StoolArtist(s)LubaArtist NationalityLuba (culture or style)Object Creation Date1875-1900Medium & SupportwoodDimensions
22 1/2 in x 18 1/2 in x 12 3/4 in (57.15 cm x 46.99 cm x 32.39 cm);22 1/2 in x 18 1/2 in x 12 3/4 in (57.15 cm x 46.99 cm x 32.39 cm)Credit LineGift of Robert and Lillian Montalto BohlenLabel copy
African, Luba People Democratic Republic of the Congo
Gift of Robert and Lillian Montalto Bohlen, 2008/2.293
Paradoxically, Luba female figures often refer to the spirits of male rulers, as in the case of this caryatid stool portraying a kneeling woman. In the Luba kingdom, at least until the colonization by Belgium in the early twentieth century, women served as mediums for the spirits of deceased rulers; this role was symbolized in stools, the most important symbol of Luba kingship. More than a royal throne, a Luba stool is a symbolic microcosm of sacred spirit capitals-called bitenta-where the spirits of previous kings are guarded by female spirit mediums. While this intricately carved and shiny polished stool represents the Luba concept of beauty, the scarification on the woman's body and her elaborate hairstyle are far more than cosmetic practices. Scarification is believed to make a woman a more effective receptacle for spiritual embodiment and the particular pattern on the stomach contains messages about the sacred power of the king. Similarly, the intricate hairstyle speaks to the complexities of Luba political power as both female and male, both of this world and the other.Primary Object Classification Sculpture Primary Object TypefigureAdditional Object Classification(s)Furniture and Furniture AccessoriesCollection AreaAfricanRights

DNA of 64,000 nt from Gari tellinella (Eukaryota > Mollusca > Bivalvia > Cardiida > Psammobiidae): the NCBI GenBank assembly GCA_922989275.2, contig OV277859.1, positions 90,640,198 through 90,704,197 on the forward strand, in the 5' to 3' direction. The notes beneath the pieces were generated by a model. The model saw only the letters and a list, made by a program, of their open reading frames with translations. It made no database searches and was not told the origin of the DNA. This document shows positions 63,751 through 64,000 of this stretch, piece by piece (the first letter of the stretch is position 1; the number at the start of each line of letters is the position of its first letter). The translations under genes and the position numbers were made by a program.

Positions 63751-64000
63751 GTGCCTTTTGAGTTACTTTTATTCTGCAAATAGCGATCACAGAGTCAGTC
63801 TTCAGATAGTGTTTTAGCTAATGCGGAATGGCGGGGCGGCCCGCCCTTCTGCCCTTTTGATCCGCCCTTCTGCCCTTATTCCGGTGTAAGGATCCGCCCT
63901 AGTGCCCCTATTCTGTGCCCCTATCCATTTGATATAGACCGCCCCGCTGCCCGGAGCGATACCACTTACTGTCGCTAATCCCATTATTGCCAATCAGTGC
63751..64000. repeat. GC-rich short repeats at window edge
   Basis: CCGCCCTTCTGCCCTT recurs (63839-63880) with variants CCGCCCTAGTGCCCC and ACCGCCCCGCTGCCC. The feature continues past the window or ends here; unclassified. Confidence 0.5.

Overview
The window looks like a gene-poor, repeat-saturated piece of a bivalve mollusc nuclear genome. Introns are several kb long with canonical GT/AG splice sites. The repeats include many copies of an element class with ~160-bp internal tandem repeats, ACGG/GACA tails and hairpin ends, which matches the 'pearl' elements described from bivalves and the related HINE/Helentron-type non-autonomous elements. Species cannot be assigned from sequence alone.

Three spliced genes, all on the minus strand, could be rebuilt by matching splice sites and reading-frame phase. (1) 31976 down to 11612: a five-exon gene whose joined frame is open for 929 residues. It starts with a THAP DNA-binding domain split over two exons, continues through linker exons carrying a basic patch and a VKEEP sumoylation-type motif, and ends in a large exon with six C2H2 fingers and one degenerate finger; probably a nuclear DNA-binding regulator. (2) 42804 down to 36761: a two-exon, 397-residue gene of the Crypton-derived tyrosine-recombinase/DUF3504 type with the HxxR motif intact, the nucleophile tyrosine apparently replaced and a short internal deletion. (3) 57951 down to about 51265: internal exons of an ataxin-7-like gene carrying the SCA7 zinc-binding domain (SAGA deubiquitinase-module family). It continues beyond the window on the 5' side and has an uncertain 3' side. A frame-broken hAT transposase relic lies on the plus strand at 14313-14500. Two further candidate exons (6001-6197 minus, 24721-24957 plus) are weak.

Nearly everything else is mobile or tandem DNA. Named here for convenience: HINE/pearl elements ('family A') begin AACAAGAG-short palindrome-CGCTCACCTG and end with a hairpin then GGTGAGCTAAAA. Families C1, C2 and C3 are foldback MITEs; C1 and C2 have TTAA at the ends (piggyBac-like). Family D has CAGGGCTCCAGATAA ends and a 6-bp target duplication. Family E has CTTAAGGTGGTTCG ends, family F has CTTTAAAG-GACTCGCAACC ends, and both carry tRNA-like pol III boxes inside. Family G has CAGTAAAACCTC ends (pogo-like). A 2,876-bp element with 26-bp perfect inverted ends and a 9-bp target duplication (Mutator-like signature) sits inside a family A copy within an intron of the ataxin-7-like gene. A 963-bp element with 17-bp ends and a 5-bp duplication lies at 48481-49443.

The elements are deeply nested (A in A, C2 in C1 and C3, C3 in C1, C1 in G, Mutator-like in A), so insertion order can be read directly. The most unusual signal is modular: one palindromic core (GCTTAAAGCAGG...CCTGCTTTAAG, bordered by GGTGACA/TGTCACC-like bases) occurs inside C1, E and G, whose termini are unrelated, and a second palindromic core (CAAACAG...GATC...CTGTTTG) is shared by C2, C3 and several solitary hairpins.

If you are interested in using an image for a publication, please visit http://umma.umich.edu/request-image
for more information and to fill out the online Image Rights and Reproductions Request Form.